Sandra Bruck makes a useful description of these here: https://forum.duolingo.com/comment/2897975/Use-of-di-a-in-and-nel-for-time-in-Italian-When-do-you-use-which
Because it's a masculine noun beginning with z. Other masculine nouns that use lo instead of il are those beginning with s + consonant. The plural for these words is 'Gli' instead of 'i'.
The in italian: • for masculine nouns: - l' when noun starts with a vowel - il when noun starts with most of consonants - lo when it starts with z, ps, pn, gn, x, y and s, but after s must be anothen consonant - in plural lo and l' turns into gli, il turns into i • for masculine nouns: - starting with vowel - l' - starting with consonant - la -in plurals - le
Zoo is masculine and starts with "z", so it's "lo zoo". Which is femine and masculine you have to learn, but nouns ending with o/e are masculine, and with a/e femine (not aways).
• Lo zoo apre a maggio.
......• [ The zoo opens in May. ]
• Lo zoo
......• [ The zoo ]
......• [ opens ]
......• third-person singular present indicative of aprire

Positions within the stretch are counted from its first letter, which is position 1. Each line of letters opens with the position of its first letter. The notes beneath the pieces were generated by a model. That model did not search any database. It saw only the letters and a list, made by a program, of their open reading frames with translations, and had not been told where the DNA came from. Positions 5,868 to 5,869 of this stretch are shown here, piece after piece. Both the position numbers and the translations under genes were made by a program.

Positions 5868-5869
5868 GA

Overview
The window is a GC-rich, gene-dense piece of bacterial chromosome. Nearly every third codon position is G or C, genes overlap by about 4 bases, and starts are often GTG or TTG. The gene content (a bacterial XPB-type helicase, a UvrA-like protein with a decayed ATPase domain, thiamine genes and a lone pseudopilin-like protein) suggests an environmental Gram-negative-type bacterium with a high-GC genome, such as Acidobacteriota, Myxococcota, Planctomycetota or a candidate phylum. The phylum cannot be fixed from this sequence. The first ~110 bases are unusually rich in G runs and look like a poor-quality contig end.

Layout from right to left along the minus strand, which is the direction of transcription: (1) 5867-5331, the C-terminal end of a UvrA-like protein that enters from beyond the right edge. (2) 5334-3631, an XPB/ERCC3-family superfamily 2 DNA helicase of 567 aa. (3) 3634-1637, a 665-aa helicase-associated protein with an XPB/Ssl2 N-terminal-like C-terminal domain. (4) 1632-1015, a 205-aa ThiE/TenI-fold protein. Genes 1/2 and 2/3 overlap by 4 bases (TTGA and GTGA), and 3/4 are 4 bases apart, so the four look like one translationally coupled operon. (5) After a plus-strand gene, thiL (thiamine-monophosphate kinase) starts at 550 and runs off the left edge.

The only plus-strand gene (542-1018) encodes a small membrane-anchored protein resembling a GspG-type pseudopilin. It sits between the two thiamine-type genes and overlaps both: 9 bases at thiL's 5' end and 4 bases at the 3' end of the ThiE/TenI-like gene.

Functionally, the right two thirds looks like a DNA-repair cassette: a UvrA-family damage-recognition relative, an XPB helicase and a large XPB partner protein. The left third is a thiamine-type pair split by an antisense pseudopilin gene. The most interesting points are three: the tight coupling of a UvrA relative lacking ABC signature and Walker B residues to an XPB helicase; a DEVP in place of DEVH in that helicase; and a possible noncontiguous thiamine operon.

• a maggio.
......• [ in May. ]
It is a very simple and straightforward translation.
Why "The zoo is open in May. "?????
• Lo zoo è aperto a maggio.
......• [ The zoo is open in May. ]
Can you tell us why you want to translate the phrase to "The zoo is open in May. "???
What you are asking is for the explanations for "opens" and "is open", of which you can find out on many platforms. This is e-learning of the Italian language.
Perhaps you could try to put your English translation into a translation tool of your choice and see it for yourself if it translate well.
Hope it goes well with your Italian language e-learning.
My ear could not figure out what was the spoken last word ("maggio") so I typed "Lo zoo apre a MANGIO." This was accepted but I realize it should not have been accepted. I will report but just thought it was kind of funny and wanted to let my fellow learners know...for a chuckle!!